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Mapping Brain in Preemies May Predict Later Disability

Scanning a premature infant’s brain shortly after birth to map the location and volume of lesions, small areas of injury in the brain’s white matter, may help doctors better predict whether the baby will have disabilities later, according to a new study published in the January 18, 2017, online issue of Neurology®, the medical journal of the American Academy of Neurology.

Medicine

Science

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Reading Disabilities, Specific Language Impairment, Word Learning, Book reading, Reading impairment treatment

Reading Picture Books with Children Holds Promise for Treating a Common Language Disorder

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A clinical trial of interactive book reading finds that children with Specific Language Impairment need to hear a word 36 times to learn it vs. 12 times for typically-developing children. Treatment materials are freely available to speech-language pathologists.

Medicine

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Medical Devices, pediatric medical devices, PPDC, Orthotics, blood delivery system, Children's Hospital Of Philadelphia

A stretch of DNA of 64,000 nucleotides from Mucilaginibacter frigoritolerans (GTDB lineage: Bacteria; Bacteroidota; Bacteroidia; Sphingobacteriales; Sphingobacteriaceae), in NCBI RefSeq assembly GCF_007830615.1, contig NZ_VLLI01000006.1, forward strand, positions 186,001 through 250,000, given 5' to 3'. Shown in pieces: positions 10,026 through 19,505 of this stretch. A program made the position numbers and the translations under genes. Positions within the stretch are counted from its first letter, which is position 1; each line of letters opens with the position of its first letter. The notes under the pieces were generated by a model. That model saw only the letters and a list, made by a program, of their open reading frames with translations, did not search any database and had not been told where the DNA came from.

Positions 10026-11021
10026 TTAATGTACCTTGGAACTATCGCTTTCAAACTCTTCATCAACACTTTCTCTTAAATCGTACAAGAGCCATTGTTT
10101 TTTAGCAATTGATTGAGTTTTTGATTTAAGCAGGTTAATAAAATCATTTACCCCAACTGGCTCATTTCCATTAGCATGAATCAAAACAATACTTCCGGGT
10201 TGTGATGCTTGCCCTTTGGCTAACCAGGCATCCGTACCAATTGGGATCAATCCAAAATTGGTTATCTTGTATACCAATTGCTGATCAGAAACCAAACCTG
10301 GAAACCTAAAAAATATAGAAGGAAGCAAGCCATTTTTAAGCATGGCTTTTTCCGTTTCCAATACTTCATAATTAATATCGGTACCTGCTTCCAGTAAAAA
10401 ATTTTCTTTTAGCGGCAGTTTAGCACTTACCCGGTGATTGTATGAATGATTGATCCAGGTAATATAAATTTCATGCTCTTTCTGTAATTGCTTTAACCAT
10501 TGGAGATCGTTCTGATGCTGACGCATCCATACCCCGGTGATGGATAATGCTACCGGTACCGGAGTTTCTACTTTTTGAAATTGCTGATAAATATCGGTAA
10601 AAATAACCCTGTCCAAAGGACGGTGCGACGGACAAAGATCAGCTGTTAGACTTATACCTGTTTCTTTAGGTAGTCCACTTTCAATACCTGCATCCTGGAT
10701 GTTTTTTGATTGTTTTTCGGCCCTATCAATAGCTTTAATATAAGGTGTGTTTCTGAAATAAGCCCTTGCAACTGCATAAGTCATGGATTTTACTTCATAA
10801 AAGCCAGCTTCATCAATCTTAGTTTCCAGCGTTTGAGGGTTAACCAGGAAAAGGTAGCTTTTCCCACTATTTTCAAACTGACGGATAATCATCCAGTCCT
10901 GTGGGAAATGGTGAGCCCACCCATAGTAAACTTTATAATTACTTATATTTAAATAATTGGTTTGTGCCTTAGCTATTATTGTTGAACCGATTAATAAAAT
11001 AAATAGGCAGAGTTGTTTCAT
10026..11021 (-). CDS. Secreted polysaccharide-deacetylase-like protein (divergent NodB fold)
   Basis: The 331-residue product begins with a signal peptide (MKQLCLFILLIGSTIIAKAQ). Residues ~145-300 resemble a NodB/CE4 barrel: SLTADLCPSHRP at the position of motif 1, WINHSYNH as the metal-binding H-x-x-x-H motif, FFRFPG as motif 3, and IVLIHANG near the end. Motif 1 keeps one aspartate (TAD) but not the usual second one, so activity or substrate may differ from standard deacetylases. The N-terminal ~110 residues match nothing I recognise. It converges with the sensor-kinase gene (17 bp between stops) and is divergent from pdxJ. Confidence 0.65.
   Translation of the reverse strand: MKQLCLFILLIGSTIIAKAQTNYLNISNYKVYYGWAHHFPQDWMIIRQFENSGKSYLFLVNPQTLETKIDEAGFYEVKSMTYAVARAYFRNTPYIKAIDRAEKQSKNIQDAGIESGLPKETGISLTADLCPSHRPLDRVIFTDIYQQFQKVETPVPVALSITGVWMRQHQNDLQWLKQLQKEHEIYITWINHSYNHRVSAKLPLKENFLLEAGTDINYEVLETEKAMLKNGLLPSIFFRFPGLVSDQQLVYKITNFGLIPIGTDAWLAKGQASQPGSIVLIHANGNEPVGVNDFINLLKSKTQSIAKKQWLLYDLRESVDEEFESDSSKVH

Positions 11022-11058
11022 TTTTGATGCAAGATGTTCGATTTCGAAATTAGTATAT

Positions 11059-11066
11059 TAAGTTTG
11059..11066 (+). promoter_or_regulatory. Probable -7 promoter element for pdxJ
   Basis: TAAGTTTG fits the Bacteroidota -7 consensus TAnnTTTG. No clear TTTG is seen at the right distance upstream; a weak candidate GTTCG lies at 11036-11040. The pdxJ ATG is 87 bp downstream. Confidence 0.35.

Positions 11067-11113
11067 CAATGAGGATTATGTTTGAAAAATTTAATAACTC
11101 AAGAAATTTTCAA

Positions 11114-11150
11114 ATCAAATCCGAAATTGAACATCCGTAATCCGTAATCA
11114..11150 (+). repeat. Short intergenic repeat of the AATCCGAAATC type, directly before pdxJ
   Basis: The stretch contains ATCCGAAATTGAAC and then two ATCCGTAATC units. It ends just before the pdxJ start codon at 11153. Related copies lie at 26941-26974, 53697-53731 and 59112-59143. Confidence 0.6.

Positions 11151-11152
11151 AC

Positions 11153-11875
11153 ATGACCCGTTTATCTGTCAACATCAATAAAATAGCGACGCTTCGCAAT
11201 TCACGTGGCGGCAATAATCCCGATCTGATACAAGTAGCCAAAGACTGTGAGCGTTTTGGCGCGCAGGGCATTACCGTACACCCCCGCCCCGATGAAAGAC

Three Companies Will Receive Seed Funds to Develop Medical Devices for Children

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The Philadelphia Pediatric Medical Device Consortium (PPDC) has announced seed grants of $50,000 each to three companies developing medical devices for children. The child-sized devices are a powered orthotic arm brace that amplifies weak nerve signals, a hand-operated rapid blood delivery system for emergency situations and a device that gradually corrects deformed ears in babies.

Medicine

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Depression, antidepressant drugs , Pregnancy, Women, Babies, Birth Defects, Montreal, Quebec, Celexa, Paxil, Congenital Malformations, Psychiatry, Psychotherapy, Exercise

New Data Show Heightened Risk of Birth Defects with Antidepressants Prescribed During Pregnancy